BATON ROUGE, LA. – Turtle Island Foods, which manufactures Tofurky and other meat alternative products, recently scored a victory in federal court against the state of Louisiana when the judge in a civil lawsuit ruled as unconstitutional under the First Amendment the state’s Truth in Labeling of Food Products Act, which restricts the language used by plant-based protein makers to promote their products.

Tofurky filed a civil lawsuit challenging the law on Oct. 7, 2020, with Michael Strain, Commissioner of Agriculture and Forestry named as the defendant. Lawyers for the company applauded the ruling.

“Louisiana’s labeling law was a clear and unconstitutional attempt to protect the animal agriculture industry from competition amidst the growing market for foods not derived from slaughtered or confined animals, which don’t carry the same risks to human health, animals, and the environment,” said Stephen Wells, executive director of the Animal Legal Defense Fund which, along with the Good Food institute, represented Tofurky in court. “Under the First Amendment, companies are entitled to market and label their products in truthful ways that consumers will recognize and that aligns with their values.”

The Truth in Labeling of Food Products Act was signed into law on June 11, 2019, with an effective date of Oct. 1, 2020. The law names a variety of food products encompassed by the legislation and prohibits, among other activities:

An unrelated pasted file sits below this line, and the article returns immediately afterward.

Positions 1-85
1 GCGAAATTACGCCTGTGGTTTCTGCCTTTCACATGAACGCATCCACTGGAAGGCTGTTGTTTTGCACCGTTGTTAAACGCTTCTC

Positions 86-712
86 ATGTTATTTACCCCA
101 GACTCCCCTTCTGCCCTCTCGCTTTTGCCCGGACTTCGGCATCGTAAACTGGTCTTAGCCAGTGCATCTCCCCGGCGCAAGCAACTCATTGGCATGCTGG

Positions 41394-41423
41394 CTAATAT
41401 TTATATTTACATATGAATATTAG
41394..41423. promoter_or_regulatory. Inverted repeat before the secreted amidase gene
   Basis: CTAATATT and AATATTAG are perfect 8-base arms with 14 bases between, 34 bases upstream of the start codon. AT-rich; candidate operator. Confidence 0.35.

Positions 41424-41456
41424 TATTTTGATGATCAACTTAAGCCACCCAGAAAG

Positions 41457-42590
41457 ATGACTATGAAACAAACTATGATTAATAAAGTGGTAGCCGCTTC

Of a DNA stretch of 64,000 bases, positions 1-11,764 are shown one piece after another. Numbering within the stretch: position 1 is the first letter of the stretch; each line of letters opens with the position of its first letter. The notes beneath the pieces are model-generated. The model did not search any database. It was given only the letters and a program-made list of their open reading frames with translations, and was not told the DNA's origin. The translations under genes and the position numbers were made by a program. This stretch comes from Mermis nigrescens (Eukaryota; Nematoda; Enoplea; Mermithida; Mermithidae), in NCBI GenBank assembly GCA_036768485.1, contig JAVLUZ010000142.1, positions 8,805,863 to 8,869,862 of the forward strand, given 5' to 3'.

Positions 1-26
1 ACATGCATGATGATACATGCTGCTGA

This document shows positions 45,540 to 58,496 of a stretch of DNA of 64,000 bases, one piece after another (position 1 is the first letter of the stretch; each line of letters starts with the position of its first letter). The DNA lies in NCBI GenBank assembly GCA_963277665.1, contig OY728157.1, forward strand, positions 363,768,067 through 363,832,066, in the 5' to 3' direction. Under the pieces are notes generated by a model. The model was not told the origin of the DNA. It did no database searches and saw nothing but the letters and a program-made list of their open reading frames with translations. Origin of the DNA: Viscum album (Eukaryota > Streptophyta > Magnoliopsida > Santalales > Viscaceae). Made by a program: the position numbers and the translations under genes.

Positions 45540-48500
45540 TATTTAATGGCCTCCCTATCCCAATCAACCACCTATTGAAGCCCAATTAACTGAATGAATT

• Representing a food product as meat or a meat product when the food product is not derived from a harvested beef, pork, poultry, alligator, farm-raised deer, turtle, domestic rabbit, crawfish, or shrimp carcass.
  • Representing a food product as rice when the food product is not rice.
  • Representing a food product as beef or a beef product when the food product is not derived from a domesticated bovine.
  • Representing a food product as pork or a pork product when the food product is not derived from a domesticated swine.
  • Representing a food product as poultry when the food product is not derived from domesticated birds.

Judge Brian Jackson of the US District Court for the Middle District of Louisiana, ruled that the Truth in Labeling of Food Products Act “impermissibly restricts commercial speech because the speech at issue is not misleading, and while the governmental interest is likely substantial, the Act is more extensive than necessary to further the government’s interest.”

Tofurky argued that the state had no evidence that consumers are confused by product labels on plant-based or cell cultured meats (which aren’t yet widely available) and thus couldn’t show that the Act advances the state’s interest of preventing consumer confusion. Jackson agreed.

“In support of its argument, Plaintiff cites the lack of complaints, investigations, or documents reflecting consumer confusion,” Jackson said. “Plaintiff also cites the Declaration of Jareb Gleckel, attorney and author of an empirical study entitled Are Customers Really Confused by Plant-Based Food Labels? An Empirical Study.

“Plaintiff argues that the State cannot point to any studies, evidence, or statistics concerning consumer confusion about plant-based or cell-cultured meat products,” Jackson added.

Jackson said the state bears the burden of justifying its prohibitions on commercial speech, and “has failed to address why alternative, less-restrictive means, such as a disclaimer, would not accomplish its goal of preventing consumer confusion.”